SLU news

Genetically modified plant acquires more organic nitrogen from agricultural soil

Published: 24 March 2017

The model plant thale cress acquires organic nitrogen from the soil, although its roots do not form symbiosis with mycorrhizal fungi. This is shown in a study, led by SLU researchers. They also show that plants can acquire organic nitrogen in competition with microorganisms in soil, which previously has been questioned. This means that organic nitrogen can contribute to the plant’s nitrogen supply, and raises the question if agricultural crops could be modified to become more efficient in using organic nitrogen as a source of nutrients.

The study is published in a recent issue of the scientific journal Plant, Cell & Environment.

The classic science on plant nutrition states that plants acquire nitrogen from the soil as nitrate or ammonium, or as nitrogen gas if the plant forms symbiosis with nitrogen-fixing bacteria. Today we know that there are plants that also can make use of organic nitrogen, but the consensus has been that it only applies to certain mycorrhiza-forming plants growing in nutrient-poor soils. Together with colleagues from Austria and Australia the SLU researchers show that a plant that does not form mycorrhiza acquires organic nitrogen when grown in nutritious agricultural soil.

The new findings show that the plant is dependent on a specific protein for this to work. The protein is an amino acid transporter, and the researchers have performed a number of experiments on genetically modified thale cress (Arabidopsis thaliana) that either lack the transporter or over produces it.

Torgny Näsholm is Professor in ecophysiology at the Swedish university of agricultural sciences in Umeå, and he led the study.

"We grew the plants in greenhouses in agricultural soil, and could follow the way of the amino acid glutamine from the soil into the plant by labelling the glutamine with carbon and nitrogen isotopes. It turned out that the uptake of the amino acid is much more efficient in plants that overproduce the amino acid transporter, and very low in plants lacking the transporter", he explains.

Additionally, the plants that were lacking the transporter had the lowest carbon/nitrogen ratios, and the plants overproducing the transporters had the highest ratios. Theoretically the amino acids should result in a higher carbon concentration, which indicates that the plants have been taking up organic nitrogen from the soil continuously.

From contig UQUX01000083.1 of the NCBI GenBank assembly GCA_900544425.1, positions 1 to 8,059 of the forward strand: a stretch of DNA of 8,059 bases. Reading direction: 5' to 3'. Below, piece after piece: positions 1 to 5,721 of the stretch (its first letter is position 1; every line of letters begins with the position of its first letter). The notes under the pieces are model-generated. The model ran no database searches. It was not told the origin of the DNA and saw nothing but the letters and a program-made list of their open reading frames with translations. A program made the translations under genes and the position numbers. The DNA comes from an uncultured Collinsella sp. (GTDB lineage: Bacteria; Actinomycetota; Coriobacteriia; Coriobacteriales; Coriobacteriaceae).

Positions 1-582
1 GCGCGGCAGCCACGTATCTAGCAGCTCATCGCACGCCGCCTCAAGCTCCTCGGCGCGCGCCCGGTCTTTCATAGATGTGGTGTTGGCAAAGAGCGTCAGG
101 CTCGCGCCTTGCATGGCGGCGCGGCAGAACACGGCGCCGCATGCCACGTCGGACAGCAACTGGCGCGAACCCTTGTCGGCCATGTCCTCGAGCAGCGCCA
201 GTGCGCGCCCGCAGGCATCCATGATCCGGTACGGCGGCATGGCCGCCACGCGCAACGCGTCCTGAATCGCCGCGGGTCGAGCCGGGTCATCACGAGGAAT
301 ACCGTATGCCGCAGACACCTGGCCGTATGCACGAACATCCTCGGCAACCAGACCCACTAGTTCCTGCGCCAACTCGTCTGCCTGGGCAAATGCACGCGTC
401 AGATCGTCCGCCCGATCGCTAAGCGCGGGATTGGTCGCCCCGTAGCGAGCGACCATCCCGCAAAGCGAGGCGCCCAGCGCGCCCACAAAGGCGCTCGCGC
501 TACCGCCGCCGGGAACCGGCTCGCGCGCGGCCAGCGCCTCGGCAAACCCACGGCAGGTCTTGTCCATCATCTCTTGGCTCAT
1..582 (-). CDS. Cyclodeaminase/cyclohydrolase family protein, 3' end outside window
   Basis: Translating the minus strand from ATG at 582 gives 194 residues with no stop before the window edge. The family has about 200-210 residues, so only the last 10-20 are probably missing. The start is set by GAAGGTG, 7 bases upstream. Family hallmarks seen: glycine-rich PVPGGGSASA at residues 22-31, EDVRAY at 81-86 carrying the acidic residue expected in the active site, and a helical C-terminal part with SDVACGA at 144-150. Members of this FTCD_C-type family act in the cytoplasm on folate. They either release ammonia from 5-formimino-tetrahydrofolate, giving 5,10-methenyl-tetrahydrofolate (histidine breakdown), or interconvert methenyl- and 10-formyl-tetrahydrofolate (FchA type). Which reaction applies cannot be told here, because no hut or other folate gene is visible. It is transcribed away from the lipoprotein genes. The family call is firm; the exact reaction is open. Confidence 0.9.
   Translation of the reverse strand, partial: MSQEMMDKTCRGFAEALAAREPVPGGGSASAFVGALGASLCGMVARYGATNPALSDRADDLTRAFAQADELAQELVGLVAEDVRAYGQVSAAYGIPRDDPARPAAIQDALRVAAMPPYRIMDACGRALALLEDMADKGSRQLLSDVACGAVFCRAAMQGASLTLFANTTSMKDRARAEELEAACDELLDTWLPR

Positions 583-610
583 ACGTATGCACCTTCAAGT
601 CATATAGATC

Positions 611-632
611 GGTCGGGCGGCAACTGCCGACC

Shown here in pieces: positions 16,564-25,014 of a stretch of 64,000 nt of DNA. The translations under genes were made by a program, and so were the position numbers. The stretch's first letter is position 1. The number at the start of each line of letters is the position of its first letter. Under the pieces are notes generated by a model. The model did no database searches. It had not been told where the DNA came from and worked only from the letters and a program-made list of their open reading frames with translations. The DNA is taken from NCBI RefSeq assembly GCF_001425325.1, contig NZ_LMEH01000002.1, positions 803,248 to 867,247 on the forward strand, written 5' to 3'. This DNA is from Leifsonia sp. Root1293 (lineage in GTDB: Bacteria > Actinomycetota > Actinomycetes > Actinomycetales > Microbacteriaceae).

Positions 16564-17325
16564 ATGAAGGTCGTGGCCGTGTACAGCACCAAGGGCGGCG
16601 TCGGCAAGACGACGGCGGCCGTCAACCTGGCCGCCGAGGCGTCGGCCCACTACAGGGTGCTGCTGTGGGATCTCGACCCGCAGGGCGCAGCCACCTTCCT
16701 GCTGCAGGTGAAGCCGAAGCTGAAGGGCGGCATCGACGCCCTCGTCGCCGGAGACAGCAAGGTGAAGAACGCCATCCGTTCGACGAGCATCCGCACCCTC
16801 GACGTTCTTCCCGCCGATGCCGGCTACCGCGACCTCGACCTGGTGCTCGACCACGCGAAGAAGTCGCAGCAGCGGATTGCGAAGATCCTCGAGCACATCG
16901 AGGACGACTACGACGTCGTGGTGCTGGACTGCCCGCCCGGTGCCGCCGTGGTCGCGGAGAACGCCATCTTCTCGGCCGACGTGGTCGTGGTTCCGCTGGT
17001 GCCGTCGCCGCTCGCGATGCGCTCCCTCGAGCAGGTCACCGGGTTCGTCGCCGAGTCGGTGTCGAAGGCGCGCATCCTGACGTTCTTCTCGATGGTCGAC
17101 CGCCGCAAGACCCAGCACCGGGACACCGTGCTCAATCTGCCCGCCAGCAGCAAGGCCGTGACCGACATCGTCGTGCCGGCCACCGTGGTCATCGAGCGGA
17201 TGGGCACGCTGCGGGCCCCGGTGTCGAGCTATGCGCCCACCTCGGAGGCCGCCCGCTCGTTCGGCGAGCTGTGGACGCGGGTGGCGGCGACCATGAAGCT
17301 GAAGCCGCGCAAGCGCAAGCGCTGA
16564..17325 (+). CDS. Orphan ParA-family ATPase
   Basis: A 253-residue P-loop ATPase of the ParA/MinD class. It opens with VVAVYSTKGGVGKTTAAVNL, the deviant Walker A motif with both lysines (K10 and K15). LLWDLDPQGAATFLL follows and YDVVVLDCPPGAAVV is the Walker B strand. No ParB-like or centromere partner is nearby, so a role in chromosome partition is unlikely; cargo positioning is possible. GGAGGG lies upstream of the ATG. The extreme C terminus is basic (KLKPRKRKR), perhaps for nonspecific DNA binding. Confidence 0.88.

"This study is a milestone in our research. With the use of genetically modified model plants we have been able to show that amino acids in soil are used as nitrogen sources by plants. We also aim to increase the plant capacity to take up nitrogen from the soil, and our results show that an optimization of organic nitrogen uptake is a possible way to achieve this", says Torgny Näsholm.

Thale cress is not an agricultural crop, but a model plant which is often used to predict the effects of genetic modifications in agricultural plant species. As part of the research programme Mistra Biotech, the research group now investigates how the uptake of organic nitrogen can be improved in potato.

"We are now testing if it is possible to use the same strategy to increase the uptake of organic nitrogen in an agricultural crop. We have propagated modified potato clones to see if we get the same increase in potato as in thale cress".


Torgny Näsholm, Professor
Department of Forest Ecology and Management, SLU

Ulrika Ganeteg, researcher
Department of Forest Genetics and Plant Physiology, SLU

Henrik Svennerstam, researcher
Department of Forest Genetics and Plant Physiology, SLU

Scientific article in Plant, Cell & Environment

Ganeteg, U., Ahmad, I., Jämtgård, S., Aguetoni-Cambui, C., Inselsbacher, E., Svennerstam, H., Schmidt, S., and Näsholm, T. (2017) Amino acid transporter mutants of Arabidopsis provides evidence that a non-mycorrhizal plant acquires organic nitrogen from agricultural soil. Plant, Cell & Environment, 40: 413–423. doi: 10.1111/pce.12881.


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